When I first started writing my book, I wrote it on the scale of the books I'd read growing up, massive books with a ton of story squeezed into them. At it's completion, The Chosen of the Light was nearly 400,000 words long. Roughly translated, that's about an 800 page book. No big deal for me, but for a prospective publisher looking at a new and untested author, investing in this book would be suicide. But Matt, don't you believe in your work? Yes! Of course, that's exactly why I peddled it for over a year, sending out hundreds of submissions to publishers and agents. But I came to a realization, something I think a lot of new authors should think about. Despite the hard work that you've put into your book, it's still probably not good enough. Even if you manage to sell it to that big publisher in the shining tower you'll undoubtedly do revisions on it.
In the end, I realized my book probably wasn't the perfectly cut jewel that only needed that right person to pick it up and see what a beauty it was. It'd be easier to get a 100K-word book that needed some work published than the 400K-word monster I had before me. I chopped up Chosen, refocusing my efforts on the first third of the book, a manageable 120K-word novel I dubbed Spirit Summoner. I had some cleaning and fixing to do (I couldn't just cut off an arm and let my book bleed to death).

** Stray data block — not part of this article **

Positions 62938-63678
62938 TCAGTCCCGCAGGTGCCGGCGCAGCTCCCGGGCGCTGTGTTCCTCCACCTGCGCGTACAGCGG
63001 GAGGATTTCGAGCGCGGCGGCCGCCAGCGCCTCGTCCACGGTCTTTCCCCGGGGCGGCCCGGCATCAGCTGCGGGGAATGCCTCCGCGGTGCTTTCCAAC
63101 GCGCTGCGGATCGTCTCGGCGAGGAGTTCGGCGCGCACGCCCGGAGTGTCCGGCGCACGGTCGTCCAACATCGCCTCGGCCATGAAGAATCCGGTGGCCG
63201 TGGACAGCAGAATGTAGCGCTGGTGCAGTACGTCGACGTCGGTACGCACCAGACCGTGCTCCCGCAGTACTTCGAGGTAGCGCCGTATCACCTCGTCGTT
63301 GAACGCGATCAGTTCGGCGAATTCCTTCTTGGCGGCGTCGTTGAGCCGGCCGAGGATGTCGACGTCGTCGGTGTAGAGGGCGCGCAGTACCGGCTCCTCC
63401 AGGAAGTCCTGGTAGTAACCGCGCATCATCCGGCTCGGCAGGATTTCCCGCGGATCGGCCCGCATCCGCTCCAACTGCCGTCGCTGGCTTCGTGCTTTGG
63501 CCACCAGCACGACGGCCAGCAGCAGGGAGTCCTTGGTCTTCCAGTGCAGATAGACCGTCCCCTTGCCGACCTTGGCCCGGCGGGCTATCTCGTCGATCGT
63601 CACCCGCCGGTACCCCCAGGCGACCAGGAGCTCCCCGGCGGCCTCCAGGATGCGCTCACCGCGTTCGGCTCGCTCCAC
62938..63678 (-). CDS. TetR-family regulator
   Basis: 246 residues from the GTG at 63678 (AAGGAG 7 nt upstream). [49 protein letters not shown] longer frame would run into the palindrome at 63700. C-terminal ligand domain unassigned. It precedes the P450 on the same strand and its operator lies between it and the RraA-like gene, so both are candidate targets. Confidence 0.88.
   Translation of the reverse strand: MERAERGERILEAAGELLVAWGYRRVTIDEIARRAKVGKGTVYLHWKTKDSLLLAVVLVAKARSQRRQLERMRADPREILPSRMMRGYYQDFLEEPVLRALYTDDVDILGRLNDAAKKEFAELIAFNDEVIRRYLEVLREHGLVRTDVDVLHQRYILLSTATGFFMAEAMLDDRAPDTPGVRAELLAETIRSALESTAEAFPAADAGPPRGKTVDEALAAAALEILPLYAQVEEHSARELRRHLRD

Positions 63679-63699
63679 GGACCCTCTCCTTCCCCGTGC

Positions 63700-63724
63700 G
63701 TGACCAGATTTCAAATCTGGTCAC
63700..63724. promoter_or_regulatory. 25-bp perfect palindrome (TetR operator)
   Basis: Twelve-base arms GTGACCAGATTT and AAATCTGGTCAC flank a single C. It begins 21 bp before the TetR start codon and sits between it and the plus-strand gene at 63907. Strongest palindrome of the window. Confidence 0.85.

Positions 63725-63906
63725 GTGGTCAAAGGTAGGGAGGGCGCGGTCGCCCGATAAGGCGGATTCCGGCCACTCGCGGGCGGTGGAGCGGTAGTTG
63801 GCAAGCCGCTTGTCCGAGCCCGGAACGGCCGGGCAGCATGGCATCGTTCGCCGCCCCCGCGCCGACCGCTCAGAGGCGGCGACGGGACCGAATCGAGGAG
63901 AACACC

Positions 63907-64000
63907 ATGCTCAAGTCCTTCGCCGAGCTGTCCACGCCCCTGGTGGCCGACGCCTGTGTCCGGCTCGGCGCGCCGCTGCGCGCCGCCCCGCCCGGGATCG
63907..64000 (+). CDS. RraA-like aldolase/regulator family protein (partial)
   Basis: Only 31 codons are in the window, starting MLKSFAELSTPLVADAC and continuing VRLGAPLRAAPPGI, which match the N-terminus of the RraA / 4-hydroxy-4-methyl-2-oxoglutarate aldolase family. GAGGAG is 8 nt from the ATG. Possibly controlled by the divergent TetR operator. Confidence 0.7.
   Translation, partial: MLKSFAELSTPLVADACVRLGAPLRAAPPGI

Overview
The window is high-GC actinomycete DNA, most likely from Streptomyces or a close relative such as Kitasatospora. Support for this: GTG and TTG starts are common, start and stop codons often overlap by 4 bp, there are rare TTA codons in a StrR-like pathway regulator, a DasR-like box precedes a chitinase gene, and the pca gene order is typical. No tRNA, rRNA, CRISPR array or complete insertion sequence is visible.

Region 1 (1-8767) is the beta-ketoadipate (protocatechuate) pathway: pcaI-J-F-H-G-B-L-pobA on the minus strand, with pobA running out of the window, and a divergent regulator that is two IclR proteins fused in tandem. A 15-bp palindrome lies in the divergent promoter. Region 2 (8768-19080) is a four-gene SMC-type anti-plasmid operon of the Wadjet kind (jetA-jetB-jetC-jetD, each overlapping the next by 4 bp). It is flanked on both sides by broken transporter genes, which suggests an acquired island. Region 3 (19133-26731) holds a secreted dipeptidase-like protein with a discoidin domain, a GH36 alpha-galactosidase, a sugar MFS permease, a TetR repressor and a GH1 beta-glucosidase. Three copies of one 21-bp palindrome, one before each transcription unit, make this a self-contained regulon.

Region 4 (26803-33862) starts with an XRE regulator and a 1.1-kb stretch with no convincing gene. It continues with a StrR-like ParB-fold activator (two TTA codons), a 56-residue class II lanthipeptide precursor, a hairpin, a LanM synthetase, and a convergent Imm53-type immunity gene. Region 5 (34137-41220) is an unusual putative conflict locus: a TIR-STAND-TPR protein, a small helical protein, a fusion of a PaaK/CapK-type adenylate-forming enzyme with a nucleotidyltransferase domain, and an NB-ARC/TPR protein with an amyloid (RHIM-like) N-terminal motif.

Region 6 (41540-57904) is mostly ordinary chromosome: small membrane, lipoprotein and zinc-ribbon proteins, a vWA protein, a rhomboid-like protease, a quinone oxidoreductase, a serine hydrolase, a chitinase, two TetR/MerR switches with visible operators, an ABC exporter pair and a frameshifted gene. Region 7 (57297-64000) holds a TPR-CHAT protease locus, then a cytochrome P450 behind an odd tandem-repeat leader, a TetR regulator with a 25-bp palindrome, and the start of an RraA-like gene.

After a couple months of editing, I began resubmitting, and after another long year, Wild Child Publishing picked up Spirit Summoner. Given all that happened to my original manuscript, and knowing that even after cleaning up Spirit Summoner for resubmission, I still had to do nearly a year of heavy editing with Wild Child before my book hit the shelves. In other words, everything my editor taught me with Spirit Summoner must now be applied to Book Two. How was that for long winded?
So with Spirit Summoner, I cut off the arm, patched it up, threw on some electrodes, and tossed it into the life support tank. But crap! I forgot about the rest of the body! I was so focused on cleaning up Spirit Summoner and getting it published and edited, I forgot that the rest of my original manuscript was bleeding to death underneath my desk. Now that I've picked it back up and began sutchering the wounds, there's a lot more work to do than I originally thought. Not only do I have to create a clear beginning and end (where there wasn't one before), I have to apply all the editing techniques I learned with Spirit Summoner.
I have a deadline in mind for Book Two to resubmit in March, and I'm doing all that I can to ensure that happens. For those of you awaiting Book Two, know that I won't sacrifice the story for the sake of meeting a self-made deadline. But I'm hoping writing this will keep me honest.
For anyone interested, you can read a preliminary chapter at Literrater.com.